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Setting up PAM Authentication

PAM authentication is configured by adding a "ShiroProvider" authentication provider to the cluster's topology file with PAM parameters. When enabled, the Knox Gateway uses Apache Shiro and the parameter org.apache.hadoop.gateway.shirorealm.KnoxPamRealm to authenticate users against the configured PAM store.

About This Task

There are a large number of pluggable authentication modules available for authenticating access to Hadoop through the Knox Gateway. ShiroProvider, in addition to LDAP support, also includes support for PAM-based authentication for unix-based systems.

This opens up the integration possibilities to many other readily-available authentication mechanisms, as well as other implementations for LDAP-based authentication. More flexibility may be available through various PAM modules for group lookup, more complicated LDAP schemas, or other areas where the KnoxLdapRealm is not sufficient.

The primary motivation for leveraging PAM-based authentication is to provide the ability to use the configuration provided by existing PAM modules that are available in a system’s /etc/pam.d/ directory.

The parameter main.pamRealm.service refers to the service located in /etc/pam.d/login.


  1. In Ambari, add the ShiroProvider authentication provider to Knox>Configs>Advanced topology as follows:

           <value>login</value> </param>
  2. Save the file.

Example of a PAM Configuration File

The Shiro configuration above refers to the login file contained in /etc/pam.d. The configuration of the login file can be modified for your deployment:

# login: auth account password session
auth       optional use_kcminit
auth       optional try_first_pass
auth       optional try_first_pass
auth       required try_first_pass
account    required
account    required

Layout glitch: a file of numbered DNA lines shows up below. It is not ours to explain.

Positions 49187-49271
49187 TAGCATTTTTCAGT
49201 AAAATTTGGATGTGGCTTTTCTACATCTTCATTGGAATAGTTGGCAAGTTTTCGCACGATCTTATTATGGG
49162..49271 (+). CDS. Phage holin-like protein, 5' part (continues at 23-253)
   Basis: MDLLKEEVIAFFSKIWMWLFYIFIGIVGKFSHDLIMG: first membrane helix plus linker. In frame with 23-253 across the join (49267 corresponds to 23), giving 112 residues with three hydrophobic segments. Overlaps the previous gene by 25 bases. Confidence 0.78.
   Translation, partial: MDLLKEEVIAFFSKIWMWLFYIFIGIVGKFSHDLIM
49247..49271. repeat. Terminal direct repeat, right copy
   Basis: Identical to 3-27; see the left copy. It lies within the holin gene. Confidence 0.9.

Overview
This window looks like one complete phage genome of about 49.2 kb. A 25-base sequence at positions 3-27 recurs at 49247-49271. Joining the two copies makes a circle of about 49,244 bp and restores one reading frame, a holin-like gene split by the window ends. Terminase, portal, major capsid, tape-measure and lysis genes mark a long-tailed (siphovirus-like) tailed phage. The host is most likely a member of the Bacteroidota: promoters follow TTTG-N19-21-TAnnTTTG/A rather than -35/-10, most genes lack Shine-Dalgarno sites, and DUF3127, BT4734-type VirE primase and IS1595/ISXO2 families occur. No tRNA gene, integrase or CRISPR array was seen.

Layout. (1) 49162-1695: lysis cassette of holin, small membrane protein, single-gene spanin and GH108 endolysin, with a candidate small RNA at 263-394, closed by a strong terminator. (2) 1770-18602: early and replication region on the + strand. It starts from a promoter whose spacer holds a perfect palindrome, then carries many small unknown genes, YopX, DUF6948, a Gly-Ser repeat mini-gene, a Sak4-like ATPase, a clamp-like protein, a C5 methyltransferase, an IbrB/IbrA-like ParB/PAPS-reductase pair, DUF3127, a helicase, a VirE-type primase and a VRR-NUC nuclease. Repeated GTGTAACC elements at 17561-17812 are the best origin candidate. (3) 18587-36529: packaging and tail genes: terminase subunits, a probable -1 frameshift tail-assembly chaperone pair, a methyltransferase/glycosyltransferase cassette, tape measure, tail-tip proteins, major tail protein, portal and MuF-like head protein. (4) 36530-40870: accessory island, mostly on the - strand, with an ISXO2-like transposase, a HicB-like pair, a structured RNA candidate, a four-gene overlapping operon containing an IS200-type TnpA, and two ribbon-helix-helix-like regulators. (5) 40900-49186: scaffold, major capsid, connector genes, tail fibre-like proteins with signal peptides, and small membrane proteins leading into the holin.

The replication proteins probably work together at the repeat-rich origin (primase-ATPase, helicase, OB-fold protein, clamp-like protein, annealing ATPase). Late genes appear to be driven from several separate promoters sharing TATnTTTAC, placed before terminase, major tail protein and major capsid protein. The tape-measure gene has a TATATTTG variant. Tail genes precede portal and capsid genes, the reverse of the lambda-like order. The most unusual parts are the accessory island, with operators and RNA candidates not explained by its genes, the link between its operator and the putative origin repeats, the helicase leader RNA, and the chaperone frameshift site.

password   required
session    required
session    required
session    optional

The first four fields are: service-name, module-type, control-flag and module-filename. The fifth and greater fields are for optional arguments that are specific to the individual authentication modules.

The second field in the configuration file is the module-type, it indicates which of the four PAM management services the corresponding module will provide to the application. Our sample configuration file refers to all four groups:

  • auth: identifies the PAMs that are invoked when the application calls pam_authenticate() and pam_setcred().

  • account: maps to the pam_acct_mgmt() function.

  • session: indicates the mapping for the pam_open_session() and pam_close_session() calls.

  • password: group refers to the pam_chauthtok() function.

Generally, you only need to supply mappings for the functions that are needed by a specific application. For example, the standard password changing application, passwd, only requires a password group entry; any other entries are ignored.

The third field indicates what action is to be taken based on the success or failure of the corresponding module. Choices for tokens to fill this field are:

  • requisite: Failure instantly returns control to the application indicating the nature of the first module failure.

  • required: All these modules are required to succeed for libpam to return success to the application.

  • sufficient: Given that all preceding modules have succeeded, the success of this module leads to an immediate and successful return to the application (failure of this module is ignored).

  • optional: The success or failure of this module is generally not recorded.

The fourth field contains the name of the loadable module, pam_*.so. For the sake of readability, the full pathname of each module is not given. Before Linux-PAM-0.56 was released, there was no support for a default authentication-module directory. If you have an earlier version of Linux-PAM installed, you will have to specify the full path for each of the modules. Your distribution most likely placed these modules exclusively in one of the following directories: /lib/security/ or /usr/lib/security/.